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Downtown Beirut: a spot pour les bourgeois In his article Downtown Beirut: A City of Ghosts? , published in the Alakhbar English journal on Saturday, January 7 2012, Ahmed Mohsen describes the heart of Beirut as an empty, fake, artificial hanging spot for the elite, so distant and alienated from the culture and the civilization of the good old Beirut known for its diversity among different social classes.
Mohsen considers rebuilding the capital after the traumatizing war have indeed its true identity and covered its alleys with fake architecture that destroyed the historical beauty of what once was known as “the Paris of the Middle East”.
For many, what’s known today as ” Solidere “, projects the new post war era, the era of a flourishing economy and an original society. In fact, the new buildings are indeed nothing more than an overpriced imitation of other countries’ architecture leaving the old Beirut and its rich Middle Eastern history nothing more than a memory along with its social traditions.
Mohsen pointed out in his article that after rebuilding the center of the capital, the original citizens in Wadi Abu Jamil and its surroundings are no longer there. According to the author’s article “Wadi Abu Jamil’s original residents and owners have vanished. ” (Page #120) I personally believe that the old Beirut with its old, wrecked buildings and crowded dirty alleys is a unique haven of coexistence between the various religious sects and the different social classes unlike the new “Down Town” or “DT” with its new original buildings inhabited by only one social class.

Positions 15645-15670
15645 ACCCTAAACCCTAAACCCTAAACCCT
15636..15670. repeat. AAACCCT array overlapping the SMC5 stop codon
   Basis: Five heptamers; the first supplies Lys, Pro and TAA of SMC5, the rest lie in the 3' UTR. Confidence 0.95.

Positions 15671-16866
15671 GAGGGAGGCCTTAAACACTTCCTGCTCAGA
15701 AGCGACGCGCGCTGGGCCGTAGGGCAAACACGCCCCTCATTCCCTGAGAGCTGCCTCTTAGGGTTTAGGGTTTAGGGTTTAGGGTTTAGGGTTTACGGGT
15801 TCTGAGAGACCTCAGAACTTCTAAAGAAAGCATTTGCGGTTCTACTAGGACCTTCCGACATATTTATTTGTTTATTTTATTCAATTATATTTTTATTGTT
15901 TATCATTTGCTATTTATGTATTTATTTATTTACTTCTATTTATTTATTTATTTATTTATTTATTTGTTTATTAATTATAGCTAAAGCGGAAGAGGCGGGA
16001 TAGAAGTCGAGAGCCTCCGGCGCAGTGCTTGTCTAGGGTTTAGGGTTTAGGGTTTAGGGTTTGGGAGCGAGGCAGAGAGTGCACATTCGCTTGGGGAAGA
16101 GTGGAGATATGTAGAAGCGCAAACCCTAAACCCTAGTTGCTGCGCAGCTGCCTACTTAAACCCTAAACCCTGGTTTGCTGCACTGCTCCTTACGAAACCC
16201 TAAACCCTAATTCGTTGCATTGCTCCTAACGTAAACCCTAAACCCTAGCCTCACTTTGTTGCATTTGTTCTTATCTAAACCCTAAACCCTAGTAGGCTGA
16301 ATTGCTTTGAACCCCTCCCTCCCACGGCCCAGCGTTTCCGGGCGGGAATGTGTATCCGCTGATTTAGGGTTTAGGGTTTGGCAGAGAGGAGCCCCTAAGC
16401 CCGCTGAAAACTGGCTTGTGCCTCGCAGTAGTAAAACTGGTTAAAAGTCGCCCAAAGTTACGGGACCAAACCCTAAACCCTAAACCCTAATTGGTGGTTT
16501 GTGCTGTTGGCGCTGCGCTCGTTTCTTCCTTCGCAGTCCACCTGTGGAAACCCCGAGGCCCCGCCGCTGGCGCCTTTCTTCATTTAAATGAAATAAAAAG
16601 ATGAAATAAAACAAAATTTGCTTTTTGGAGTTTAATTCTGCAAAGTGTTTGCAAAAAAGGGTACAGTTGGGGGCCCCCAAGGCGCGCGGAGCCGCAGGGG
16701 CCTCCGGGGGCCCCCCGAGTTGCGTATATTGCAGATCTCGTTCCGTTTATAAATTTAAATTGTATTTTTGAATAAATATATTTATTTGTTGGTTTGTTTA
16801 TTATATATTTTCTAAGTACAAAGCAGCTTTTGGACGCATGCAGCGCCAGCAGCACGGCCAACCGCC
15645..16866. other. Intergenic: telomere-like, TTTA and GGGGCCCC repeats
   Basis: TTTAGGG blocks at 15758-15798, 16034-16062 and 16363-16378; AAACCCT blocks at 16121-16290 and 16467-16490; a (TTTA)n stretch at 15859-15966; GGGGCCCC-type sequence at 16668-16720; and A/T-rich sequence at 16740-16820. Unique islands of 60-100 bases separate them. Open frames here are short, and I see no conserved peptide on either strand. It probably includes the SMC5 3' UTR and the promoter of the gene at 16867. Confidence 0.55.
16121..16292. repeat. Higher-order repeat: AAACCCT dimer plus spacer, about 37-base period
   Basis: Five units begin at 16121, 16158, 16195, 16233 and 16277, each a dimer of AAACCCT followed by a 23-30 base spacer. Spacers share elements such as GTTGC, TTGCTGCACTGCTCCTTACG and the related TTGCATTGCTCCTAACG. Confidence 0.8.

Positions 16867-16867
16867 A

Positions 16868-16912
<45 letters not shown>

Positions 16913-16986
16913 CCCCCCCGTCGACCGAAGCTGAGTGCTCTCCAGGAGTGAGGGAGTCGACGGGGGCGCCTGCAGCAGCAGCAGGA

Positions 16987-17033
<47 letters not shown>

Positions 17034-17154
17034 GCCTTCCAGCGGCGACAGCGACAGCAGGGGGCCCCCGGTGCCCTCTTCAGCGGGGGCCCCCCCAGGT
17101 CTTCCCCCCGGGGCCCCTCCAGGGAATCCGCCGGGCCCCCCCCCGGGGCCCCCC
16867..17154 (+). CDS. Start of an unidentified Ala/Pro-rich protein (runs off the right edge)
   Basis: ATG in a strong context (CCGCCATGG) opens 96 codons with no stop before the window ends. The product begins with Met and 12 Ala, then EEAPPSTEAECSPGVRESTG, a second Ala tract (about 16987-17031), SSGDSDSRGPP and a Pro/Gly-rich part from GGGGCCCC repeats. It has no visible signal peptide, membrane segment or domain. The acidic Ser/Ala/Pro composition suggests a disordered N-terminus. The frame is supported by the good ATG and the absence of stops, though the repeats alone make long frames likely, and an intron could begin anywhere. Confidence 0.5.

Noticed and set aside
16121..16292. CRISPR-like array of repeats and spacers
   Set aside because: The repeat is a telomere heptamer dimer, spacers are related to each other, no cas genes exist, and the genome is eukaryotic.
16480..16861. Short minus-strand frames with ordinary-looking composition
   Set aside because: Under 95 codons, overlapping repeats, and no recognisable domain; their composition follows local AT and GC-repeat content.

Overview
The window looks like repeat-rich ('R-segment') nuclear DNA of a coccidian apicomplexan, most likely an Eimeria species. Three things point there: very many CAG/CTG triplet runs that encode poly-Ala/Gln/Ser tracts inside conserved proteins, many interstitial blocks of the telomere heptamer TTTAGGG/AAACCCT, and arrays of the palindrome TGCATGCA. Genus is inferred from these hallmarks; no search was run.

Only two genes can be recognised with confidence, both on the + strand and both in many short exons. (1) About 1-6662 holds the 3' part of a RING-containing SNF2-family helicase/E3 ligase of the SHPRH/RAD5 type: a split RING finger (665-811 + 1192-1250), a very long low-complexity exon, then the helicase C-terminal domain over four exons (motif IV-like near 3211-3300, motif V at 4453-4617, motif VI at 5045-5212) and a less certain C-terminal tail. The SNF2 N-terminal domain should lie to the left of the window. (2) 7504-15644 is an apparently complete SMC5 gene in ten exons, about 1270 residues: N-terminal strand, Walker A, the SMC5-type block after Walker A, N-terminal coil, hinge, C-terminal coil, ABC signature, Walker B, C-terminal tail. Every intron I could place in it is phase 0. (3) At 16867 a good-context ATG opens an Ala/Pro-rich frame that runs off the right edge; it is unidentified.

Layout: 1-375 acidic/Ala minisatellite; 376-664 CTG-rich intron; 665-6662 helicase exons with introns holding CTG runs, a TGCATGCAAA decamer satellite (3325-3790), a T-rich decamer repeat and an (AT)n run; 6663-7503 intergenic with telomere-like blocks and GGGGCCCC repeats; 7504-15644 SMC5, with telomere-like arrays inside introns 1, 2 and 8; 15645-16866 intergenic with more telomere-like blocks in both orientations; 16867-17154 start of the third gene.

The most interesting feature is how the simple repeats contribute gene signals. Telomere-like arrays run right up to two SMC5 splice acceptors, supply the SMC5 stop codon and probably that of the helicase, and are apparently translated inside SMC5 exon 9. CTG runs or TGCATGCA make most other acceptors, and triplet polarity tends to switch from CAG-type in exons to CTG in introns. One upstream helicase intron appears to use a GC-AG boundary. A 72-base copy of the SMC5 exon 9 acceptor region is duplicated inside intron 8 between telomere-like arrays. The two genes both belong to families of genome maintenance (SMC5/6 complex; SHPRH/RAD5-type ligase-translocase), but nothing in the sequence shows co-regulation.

The “High” class. The reconstruction of Beirut put money and artificial beauty over the unity of the classes and the unity of the different peoples that lived for centuries in Lebanon and their reunification after the devastating war. In his article, the author criticized the fact that only rich people can shop or hang out in the “DT” saying “For those who can afford it, the place to shop in downtown is “Beirut souks”. “(Page # 119). In fact, all the shops present in downtown are indeed expensive for the average citizen.
But the problem is that even the most basic things in a small shop are much more expensive than any other place in the country. Buying a simple cone of ice cream will cost you something around 2000 L. L in Lebanon, but buying it from downtown will cost you about 7000 L. L. All the artificial beauty that is supposed to encourage the Lebanese around the world to go back to their country is in fact, a repulsive, ugly place reserved for the elite and rich tourists from neighboring Arabic countries.
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